Federal authorities have brought down a pawn but are still looking for the king of an extensive Chinese drug counterfeiting operation who slipped through their fingers last year.
Francis Ortiz-Gonzalez, a 36-year-old Puerto Rican, has been sentenced to 10 years in jail after his conviction on charges that he distributed more than 160,000 counterfeit tablets in the U.S., mostly to California. The indictment charging Ortiz-Gonzalez says he "acted as U.S.-based distributor for a criminal enterprise, allegedly headed by Bo Jiang, 34, a Chinese national." Jiang was arrested in January 2011 in New Zealand but disappeared after posting bond. The FDA, Homeland Security and the U.S. Postal Service have been investigating Jiang since 2008.
According to the indictment, Jiang advertised the counterfeit drugs over the Internet and then recruited people around the world to be distributors. Ortiz-Gonzalez signed on, bought drugs from Jiang, repackaged them and sold them. During a raid of his home in Puerto Rico, agents found more than 100,000 pills made to resemble a variety of popular prescription medications, including Pfizer's ($PFE) Viagra and Lipitor, as well as Cialis from Eli Lilly ($LLY), and Valium, Xanax.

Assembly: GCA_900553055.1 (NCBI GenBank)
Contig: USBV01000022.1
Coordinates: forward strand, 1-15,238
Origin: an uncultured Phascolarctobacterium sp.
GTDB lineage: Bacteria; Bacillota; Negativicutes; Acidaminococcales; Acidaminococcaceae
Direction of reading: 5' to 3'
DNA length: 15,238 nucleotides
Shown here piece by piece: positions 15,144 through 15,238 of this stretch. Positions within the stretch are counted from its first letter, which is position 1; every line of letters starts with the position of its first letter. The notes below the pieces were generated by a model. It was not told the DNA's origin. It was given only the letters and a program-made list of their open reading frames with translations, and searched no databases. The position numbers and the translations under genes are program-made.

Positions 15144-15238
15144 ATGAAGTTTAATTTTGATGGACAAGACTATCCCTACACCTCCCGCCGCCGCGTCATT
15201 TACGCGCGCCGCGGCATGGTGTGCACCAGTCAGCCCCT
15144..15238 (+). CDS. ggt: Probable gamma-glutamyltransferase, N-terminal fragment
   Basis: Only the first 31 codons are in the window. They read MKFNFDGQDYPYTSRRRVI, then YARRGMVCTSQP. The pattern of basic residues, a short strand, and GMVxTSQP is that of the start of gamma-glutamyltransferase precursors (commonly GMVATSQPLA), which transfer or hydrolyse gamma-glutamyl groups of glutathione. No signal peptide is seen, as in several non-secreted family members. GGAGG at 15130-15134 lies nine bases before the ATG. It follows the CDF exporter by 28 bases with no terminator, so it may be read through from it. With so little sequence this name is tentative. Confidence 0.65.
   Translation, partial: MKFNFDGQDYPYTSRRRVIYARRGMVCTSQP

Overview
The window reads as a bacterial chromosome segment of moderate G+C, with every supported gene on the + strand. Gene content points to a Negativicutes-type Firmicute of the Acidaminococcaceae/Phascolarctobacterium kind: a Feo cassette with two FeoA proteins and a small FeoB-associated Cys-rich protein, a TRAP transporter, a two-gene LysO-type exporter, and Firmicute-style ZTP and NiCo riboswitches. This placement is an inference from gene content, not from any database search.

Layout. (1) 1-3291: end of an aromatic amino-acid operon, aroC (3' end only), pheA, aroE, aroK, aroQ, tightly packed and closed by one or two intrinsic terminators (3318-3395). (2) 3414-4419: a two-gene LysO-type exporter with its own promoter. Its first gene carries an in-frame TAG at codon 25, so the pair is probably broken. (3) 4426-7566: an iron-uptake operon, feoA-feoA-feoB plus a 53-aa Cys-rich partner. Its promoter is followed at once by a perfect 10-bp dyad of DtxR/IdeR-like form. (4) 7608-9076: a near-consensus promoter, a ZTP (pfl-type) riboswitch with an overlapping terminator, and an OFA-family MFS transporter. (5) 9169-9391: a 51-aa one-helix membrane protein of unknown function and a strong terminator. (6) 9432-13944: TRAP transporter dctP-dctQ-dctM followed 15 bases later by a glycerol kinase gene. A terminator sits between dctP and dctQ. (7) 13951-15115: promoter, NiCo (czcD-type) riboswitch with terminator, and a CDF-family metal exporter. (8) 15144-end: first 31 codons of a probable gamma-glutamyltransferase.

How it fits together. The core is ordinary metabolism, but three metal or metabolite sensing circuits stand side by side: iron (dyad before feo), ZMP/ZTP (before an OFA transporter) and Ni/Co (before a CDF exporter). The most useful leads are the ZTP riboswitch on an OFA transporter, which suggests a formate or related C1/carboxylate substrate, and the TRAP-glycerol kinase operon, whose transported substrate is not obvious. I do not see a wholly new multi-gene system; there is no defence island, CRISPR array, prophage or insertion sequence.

Authorities have notched a number of convictions and arrests in recent months of people tied to Internet pharmacies as authorities around the world attempt to get a handle on the burgeoning business. What started out as a way to get consumers cheaper prices on legitimate drugs has become a major unregulated pipeline for counterfeit drugs. While erectile dysfunction drugs remain staples of the business, fakes of lifesaving drugs like cancer med Avastin have made it into the U.S. through some of these businesses, elevating concerns among medical professionals, authorities and politicians.
- here's the release
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